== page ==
Mr. Speaker, I want to participate in the questions and comments, but I have missed a couple of opportunities, so I thought I would take this opportunity to express a couple of views about Bill S-4.
We have seen this bill before. As a matter of fact, we have seen the bills on drug trafficking and issues such as auto theft and identity theft. These are all amendments to the Criminal Code, and I have to wonder why the government has not put together an omnibus bill to deal with these.
These are all very similar in terms of the concerns for public safety issues and dealing with organized crime. Many of the witnesses would be the same. The efficiency of this place would be improved substantially if these were in an omnibus bill.
I know what the government is doing. It is basically saying that if it puts the bills out one at a time and milks them through all the stages and the press releases, et cetera, it leaves an impression somehow that it is being tough on crime. Well, if it wants to be tough on crime, it should pass legislation, not just talk about it. That is what is happening here.
Many of the issues we talked about today in debate are privacy related. The Privacy Act came in about 25 years ago, when the computer of the day was the Commodore 64. Technology is very important. It is not just about smart cards, it is that the legislation we have to protect the privacy of Canadians is way out of date.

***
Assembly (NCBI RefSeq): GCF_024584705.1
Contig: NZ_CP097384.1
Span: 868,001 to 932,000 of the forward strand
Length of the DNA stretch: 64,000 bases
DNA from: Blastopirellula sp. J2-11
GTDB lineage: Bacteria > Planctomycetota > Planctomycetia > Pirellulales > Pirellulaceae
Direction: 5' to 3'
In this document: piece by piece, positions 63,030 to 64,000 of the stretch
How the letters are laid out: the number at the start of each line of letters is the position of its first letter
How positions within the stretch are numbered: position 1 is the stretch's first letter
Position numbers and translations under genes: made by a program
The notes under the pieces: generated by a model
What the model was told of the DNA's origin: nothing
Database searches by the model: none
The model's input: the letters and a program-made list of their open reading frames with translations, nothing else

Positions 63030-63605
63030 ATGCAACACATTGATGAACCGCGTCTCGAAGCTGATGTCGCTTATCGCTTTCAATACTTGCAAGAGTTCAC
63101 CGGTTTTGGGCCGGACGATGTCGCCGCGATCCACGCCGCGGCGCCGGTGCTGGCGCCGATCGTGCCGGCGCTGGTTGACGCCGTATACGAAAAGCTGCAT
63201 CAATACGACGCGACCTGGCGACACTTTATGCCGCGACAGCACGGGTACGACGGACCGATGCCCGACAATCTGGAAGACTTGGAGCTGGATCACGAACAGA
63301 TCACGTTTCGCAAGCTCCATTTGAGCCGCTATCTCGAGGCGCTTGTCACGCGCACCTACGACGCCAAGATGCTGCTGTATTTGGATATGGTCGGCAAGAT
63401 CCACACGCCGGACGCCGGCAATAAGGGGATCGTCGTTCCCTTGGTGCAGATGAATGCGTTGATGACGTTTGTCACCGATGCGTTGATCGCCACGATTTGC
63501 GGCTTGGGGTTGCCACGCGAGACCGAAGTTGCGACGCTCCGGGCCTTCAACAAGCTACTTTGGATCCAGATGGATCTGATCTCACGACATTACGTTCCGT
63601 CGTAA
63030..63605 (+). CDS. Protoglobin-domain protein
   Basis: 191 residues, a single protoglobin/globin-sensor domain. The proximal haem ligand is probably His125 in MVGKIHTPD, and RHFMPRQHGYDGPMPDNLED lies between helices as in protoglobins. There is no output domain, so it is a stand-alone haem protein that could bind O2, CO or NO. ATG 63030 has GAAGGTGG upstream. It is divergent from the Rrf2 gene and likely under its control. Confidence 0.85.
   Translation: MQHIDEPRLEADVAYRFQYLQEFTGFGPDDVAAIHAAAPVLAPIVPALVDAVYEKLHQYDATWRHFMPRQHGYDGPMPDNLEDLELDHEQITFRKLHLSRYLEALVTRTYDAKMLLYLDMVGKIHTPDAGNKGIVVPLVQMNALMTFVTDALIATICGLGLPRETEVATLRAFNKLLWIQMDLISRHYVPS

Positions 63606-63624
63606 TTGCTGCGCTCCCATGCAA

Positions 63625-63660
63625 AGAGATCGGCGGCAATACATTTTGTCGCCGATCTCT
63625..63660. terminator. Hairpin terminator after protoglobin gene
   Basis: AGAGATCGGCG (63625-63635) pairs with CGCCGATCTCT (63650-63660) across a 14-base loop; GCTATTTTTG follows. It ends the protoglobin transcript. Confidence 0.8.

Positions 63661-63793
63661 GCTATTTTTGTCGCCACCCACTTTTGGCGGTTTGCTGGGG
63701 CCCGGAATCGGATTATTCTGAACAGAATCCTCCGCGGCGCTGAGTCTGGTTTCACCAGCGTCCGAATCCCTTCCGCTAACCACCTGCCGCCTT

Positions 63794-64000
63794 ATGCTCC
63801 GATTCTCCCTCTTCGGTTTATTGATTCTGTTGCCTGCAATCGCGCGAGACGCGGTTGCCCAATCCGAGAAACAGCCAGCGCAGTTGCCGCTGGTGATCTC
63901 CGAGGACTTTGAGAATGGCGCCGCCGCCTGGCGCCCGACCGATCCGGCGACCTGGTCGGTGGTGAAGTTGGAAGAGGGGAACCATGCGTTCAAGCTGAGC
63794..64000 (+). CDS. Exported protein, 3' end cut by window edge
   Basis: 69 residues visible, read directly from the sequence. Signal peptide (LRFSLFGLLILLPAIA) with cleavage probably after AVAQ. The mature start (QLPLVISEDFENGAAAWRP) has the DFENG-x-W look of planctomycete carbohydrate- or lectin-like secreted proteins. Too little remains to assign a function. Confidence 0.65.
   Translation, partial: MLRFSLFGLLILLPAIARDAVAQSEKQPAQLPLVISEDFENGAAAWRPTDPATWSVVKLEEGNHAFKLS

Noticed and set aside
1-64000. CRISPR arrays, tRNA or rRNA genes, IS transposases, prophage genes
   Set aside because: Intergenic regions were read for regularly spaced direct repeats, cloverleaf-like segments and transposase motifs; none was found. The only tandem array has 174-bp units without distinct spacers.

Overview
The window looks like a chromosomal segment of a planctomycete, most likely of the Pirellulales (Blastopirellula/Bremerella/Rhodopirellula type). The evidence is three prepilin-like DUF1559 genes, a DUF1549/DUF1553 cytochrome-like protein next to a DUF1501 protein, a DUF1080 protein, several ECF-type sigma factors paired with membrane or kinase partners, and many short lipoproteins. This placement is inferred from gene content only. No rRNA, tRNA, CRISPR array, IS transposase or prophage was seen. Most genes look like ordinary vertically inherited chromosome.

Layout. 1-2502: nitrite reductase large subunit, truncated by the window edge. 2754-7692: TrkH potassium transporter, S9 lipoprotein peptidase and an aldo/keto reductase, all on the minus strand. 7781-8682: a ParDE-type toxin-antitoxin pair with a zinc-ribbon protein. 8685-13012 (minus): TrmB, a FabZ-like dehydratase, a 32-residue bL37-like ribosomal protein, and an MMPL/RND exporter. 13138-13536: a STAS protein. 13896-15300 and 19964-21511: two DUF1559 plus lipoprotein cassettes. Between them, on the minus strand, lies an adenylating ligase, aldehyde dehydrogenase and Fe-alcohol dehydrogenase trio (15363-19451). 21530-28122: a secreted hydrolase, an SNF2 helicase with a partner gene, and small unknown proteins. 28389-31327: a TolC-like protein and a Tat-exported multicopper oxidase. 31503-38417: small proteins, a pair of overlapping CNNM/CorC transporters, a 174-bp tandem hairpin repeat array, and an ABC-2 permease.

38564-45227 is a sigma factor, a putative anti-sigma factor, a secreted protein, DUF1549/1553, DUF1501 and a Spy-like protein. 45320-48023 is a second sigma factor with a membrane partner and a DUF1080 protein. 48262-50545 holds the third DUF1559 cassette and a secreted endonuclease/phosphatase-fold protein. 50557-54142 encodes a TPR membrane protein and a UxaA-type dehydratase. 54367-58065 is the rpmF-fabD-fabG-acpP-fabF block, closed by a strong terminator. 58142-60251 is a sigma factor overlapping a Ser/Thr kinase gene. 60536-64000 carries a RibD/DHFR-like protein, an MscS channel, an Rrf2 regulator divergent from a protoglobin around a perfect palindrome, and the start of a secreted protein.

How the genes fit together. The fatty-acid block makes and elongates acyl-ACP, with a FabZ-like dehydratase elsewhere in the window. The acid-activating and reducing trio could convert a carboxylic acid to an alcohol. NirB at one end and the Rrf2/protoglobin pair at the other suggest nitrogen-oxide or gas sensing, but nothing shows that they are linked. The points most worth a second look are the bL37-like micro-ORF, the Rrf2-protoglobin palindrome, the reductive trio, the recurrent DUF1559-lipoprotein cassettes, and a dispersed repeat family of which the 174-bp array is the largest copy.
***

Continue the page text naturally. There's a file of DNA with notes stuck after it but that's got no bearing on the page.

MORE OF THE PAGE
One of the big problems, in my view, is that the Minister of Justice, who is responsible for this act, has said before the Standing Committee on Access to Information, Privacy and Ethics that he is quite happy with the way the act is operating. That is unacceptable.
We had a bill on human pathogens and toxins. That bill prescribed the rules whereby private information on the health of certain Canadians would be shared with offshore jurisdictions and allowed to be passed on to others. The Privacy Commissioner did not even appear before the health committee. Why is that?
I hope that when the issue gets to the Senate the Privacy Commissioner will have an opportunity to express her concerns about this important issue, for which she had asked for a privacy impact assessment two years ago. The government has not taken her up on this. Why?
The House has to understand that when we address crime, it must be a comprehensive approach. It cannot just be punishment. It has to be prevention, remediation. It has to be a whole host of things, and I have not seen it. All I see are little rinky-dink bills for increased penalties or mandatory minimums.
We do not even have the resources for the policing authorities across the country to enforce the laws we pass here. We are not doing the job.